- Tenants paying more in rent across nation’s 50 largest markets
- Median asking rent increased +1.1 y/y in March
Days of Rent Discounts and Perks Are Over
March 2021 was the first month since the beginning of last summer that the pace of rent growth increased, according to a report from realtor.com.
Landlords are no longer bending over backwards, offering discounts, or doling out freebies to their existing and/or potential tenants just to fill empty rental houses, duplexes or apartment units.
Why? Here are just a couple of reasons: 1) historically low inventory of for-sale houses is leaving more people renting and 2) expanding payrolls are bringing more people into urban areas for jobs.
Rent Increases Could Spur Inflation
The bottom line is that there is growing evidence that the economy is gaining strength. Some analysts are predicting the US economy could grow approximately 7% in 2021.
Since rent costs usually represent about one-third of the consumer-price index, rising rent costs in the coming months could spur rising inflation.
On the other hand, increasing rent costs could also become more difficult for and add to the already 1 in 6 tenants acurrently in debt due to missed rent payments.
Rent Upticks Span All Income and Property Tiers
In upscale areas such as Greenwich CT and Marin County CA experiencing escalating for-sale home prices and little inventory, “…it’s creating opportunities on the rental side,” said Greenwich real-estate developer Eric Schwartz.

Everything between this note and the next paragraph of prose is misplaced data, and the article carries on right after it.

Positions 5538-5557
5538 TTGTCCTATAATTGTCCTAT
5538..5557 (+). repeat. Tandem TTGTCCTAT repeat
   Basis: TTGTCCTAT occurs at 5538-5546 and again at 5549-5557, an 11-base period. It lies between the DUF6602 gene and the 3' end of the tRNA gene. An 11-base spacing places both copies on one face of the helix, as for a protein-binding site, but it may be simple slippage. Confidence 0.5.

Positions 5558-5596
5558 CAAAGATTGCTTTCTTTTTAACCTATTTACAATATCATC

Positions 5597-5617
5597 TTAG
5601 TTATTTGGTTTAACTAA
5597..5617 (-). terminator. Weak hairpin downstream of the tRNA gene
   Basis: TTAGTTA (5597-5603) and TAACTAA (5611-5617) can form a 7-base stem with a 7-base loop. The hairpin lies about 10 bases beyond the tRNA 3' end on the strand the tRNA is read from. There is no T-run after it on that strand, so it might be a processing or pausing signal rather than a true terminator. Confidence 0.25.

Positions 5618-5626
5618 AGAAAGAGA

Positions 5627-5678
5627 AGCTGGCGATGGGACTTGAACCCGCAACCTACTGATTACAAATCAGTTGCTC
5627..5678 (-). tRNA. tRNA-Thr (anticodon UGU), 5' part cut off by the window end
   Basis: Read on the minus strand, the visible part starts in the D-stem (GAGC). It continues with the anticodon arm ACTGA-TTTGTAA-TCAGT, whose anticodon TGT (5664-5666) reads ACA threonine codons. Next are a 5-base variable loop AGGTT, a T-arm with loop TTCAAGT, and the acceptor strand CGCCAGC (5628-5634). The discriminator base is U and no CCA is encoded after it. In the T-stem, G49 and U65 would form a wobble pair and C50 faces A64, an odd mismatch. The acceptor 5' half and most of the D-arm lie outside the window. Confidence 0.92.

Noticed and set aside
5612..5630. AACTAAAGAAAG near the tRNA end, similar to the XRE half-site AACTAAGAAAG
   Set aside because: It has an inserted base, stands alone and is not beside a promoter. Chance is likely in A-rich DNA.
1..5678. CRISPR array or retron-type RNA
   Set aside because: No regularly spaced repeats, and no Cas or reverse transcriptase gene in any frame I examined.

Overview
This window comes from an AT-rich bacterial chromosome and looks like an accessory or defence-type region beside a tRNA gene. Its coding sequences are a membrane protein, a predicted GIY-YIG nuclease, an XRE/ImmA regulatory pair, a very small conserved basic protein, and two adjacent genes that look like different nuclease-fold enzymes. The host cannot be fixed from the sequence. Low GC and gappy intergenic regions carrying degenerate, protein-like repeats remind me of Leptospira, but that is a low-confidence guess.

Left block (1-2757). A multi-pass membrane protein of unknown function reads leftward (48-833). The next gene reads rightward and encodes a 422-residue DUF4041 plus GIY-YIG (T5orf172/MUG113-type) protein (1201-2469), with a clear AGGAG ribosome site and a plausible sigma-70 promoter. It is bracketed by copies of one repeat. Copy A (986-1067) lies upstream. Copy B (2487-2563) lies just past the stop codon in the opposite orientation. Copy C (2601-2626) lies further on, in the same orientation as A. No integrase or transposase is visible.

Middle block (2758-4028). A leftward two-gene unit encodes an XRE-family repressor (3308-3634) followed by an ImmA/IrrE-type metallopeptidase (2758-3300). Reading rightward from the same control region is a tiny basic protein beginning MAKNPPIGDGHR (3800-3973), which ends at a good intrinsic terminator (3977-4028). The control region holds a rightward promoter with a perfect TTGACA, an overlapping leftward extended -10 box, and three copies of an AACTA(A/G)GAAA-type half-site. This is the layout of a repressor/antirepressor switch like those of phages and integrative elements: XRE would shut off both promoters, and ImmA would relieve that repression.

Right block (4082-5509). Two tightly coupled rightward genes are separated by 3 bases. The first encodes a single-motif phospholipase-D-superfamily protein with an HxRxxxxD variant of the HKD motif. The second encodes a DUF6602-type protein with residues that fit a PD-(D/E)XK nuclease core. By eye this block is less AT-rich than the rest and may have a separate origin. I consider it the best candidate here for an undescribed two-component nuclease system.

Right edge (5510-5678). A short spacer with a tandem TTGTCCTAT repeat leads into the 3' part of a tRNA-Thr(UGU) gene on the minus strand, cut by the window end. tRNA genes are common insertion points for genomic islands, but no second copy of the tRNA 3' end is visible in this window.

Owners of moderately priced middle-income apartment buildings in places as Chicago and Tampa are raising their rents. Karlin Conklin with Investors Management Group said, “We’re raising rents, even on current residents, maybe +3% from the end of last year…and brand-new people are coming in the door.”
Asking rents in lower-cost cities such as Richmond VA and New Orleans have increased +10% or more in the past year, according to realtor.com.
Signs of Rent Turnaround Even in Hard-Hit San Francisco
Landlords/owners in San Francisco were pummeled by the pandemic. Double-digit percentages of rental declines and vacancies became the norm.
In March, however, rent in San Francisco rose +3.4% from February, according to the listings website ApartmentList. This monthly rental increase was the largest in the city since the pandemic unleashed itself.
Fastest Re-Opening Cities Seeing Fastest Rent Rebounds
The faster more workers return to in-office work, the faster rents could rebound.
Greg Willett, chief economist with RealPage, a rental-property software firm, said, “The places that are reopening most quickly, like Florida and Texas…that’s where the demand is strongest.”
Thanks to realtor.com, ApartmentList and Fox Business.
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